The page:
4 Ways to Embrace Disruptive Technologies

Technology has changed everything from information sharing and media to entire economic sectors, spurring enormous efficiencies in such industries as manufacturing, financial services and entertainment. Yet in real estate, builders, developers and brokerages alike have been relatively slow to adopt new disruptive technologies, especially in multifamily housing. 

Why real estate?  It’s a relationship business, and trusted personal networks are key to finding and executing deals. But so is information, and big-ticket transactions depend on the availability and accuracy of data. Because commercial and multifamily real estate development has traditionally been the domain of private companies who develop, own and operate their own properties, data has been siloed rather than shared.

To reach their target audiences effectively through the right channels, multifamily developers need to understand the demands of a market that is evolving with breakneck speed, thanks to the unprecedented and ever-increasing level of technological disruption. The escalating tech revolution in this field goes far beyond advances in data analytics, and those who hope to survive and prosper must choose and use the right tools.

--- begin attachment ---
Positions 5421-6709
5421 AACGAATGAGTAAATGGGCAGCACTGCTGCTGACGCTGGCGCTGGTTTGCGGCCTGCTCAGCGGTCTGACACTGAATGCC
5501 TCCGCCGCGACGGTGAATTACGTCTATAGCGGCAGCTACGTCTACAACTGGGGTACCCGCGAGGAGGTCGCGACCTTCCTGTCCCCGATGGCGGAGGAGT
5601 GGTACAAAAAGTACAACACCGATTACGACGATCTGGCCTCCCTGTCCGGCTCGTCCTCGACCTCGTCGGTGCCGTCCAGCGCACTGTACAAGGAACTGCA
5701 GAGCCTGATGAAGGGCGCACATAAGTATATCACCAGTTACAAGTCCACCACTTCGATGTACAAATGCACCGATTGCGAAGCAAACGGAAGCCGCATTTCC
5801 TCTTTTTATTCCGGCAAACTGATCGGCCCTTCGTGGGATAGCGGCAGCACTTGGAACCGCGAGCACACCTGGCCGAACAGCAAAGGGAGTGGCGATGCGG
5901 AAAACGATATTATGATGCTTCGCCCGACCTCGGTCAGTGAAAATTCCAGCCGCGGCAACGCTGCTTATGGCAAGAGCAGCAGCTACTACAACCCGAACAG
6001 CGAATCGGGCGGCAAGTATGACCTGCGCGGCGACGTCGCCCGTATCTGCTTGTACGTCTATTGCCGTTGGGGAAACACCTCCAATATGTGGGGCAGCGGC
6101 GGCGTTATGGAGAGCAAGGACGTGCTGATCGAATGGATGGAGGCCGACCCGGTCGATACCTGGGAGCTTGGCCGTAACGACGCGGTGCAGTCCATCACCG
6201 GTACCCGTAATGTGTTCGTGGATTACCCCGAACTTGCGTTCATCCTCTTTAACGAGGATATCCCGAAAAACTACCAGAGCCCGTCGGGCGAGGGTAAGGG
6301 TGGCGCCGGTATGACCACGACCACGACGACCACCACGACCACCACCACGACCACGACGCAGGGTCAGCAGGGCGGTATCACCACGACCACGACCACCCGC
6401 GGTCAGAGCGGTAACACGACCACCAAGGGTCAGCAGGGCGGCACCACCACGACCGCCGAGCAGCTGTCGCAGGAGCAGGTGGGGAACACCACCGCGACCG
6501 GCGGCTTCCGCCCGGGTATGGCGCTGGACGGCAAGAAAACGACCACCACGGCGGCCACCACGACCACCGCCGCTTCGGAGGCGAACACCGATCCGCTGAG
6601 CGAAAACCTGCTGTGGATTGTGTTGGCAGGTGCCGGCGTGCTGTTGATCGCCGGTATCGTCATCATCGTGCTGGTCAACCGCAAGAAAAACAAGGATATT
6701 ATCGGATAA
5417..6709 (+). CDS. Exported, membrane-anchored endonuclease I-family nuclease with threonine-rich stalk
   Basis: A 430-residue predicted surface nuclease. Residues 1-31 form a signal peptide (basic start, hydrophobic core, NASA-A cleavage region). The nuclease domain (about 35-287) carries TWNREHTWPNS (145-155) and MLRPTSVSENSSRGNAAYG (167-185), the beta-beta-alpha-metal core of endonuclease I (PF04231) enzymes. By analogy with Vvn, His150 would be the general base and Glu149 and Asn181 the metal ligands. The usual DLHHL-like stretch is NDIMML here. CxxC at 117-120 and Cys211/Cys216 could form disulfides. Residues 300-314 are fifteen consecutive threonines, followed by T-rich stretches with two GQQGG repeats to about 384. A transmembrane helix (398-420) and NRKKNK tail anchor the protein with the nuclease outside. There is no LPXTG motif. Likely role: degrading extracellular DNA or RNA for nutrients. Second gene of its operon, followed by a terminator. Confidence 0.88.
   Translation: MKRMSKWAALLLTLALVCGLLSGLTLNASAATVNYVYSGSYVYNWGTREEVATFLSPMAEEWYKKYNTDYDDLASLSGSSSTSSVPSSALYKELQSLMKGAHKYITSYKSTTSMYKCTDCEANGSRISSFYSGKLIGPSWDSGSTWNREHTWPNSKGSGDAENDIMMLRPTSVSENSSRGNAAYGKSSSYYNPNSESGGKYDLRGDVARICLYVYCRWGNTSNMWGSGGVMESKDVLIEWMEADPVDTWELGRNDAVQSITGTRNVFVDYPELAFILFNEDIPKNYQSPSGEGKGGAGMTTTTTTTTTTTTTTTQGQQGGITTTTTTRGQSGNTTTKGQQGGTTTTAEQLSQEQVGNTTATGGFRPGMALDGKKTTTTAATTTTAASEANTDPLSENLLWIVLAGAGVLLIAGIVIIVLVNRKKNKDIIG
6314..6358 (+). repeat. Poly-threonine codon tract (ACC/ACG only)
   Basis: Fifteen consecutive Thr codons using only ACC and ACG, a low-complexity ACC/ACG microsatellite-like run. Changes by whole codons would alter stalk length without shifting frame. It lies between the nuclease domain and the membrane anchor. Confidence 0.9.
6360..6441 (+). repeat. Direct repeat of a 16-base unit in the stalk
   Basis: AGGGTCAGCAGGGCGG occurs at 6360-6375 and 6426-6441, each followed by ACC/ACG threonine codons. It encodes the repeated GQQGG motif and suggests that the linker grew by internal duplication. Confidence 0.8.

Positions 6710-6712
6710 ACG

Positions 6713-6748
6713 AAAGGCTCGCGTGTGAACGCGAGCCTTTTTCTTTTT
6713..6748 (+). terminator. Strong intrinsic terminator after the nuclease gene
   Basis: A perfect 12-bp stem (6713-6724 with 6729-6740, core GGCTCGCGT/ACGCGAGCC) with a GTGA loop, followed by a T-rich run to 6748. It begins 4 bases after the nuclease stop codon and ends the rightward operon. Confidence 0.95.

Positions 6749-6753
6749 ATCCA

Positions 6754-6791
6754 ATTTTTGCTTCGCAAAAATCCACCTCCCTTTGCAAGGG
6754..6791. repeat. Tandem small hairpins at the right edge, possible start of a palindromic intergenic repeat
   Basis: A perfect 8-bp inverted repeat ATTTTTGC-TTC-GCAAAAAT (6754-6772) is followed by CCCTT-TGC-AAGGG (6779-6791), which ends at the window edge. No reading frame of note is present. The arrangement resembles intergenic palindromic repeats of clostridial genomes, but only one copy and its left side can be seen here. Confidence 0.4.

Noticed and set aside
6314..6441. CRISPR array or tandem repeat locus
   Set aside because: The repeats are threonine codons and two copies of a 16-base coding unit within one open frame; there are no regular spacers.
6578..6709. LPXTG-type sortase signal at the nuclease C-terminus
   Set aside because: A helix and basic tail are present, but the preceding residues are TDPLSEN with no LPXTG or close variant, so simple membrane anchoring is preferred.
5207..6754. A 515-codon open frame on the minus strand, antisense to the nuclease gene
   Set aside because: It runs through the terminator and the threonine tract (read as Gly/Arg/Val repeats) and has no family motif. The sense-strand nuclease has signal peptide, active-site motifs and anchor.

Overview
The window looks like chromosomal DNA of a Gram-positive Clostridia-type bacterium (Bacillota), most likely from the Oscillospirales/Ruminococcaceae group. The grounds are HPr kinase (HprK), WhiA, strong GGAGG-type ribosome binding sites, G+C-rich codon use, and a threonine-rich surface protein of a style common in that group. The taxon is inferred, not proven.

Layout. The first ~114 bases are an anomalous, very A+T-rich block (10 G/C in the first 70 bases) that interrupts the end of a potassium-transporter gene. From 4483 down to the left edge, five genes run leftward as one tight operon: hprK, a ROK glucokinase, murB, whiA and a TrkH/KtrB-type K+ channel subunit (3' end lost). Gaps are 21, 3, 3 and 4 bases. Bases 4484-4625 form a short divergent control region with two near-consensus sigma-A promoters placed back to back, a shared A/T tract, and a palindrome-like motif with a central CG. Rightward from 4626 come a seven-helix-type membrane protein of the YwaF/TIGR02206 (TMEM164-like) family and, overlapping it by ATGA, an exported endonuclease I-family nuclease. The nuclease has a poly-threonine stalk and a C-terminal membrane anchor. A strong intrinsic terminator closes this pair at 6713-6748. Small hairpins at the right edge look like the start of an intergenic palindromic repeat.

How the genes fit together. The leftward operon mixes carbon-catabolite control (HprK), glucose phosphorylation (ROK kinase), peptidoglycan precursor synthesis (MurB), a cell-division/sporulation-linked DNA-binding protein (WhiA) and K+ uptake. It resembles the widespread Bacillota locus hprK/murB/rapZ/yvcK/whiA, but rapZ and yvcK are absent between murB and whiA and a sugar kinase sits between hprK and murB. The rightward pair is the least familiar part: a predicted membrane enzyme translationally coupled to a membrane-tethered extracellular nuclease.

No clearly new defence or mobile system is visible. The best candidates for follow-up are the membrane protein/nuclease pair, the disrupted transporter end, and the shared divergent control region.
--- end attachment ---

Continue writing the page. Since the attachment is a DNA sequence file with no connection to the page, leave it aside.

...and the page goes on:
From aerial imagery captured by drones to virtual reality (VR) simulations of projects, innovations that were once the stuff of science fiction are now reality. More significantly, they increase efficiency, productivity and cost control. But only now is the real estate sector becoming more proactive in exploring technology-enabled approaches to improving operations, managing properties and building customer relationships, notes the accounting consultancy Grant Thornton in a recent report.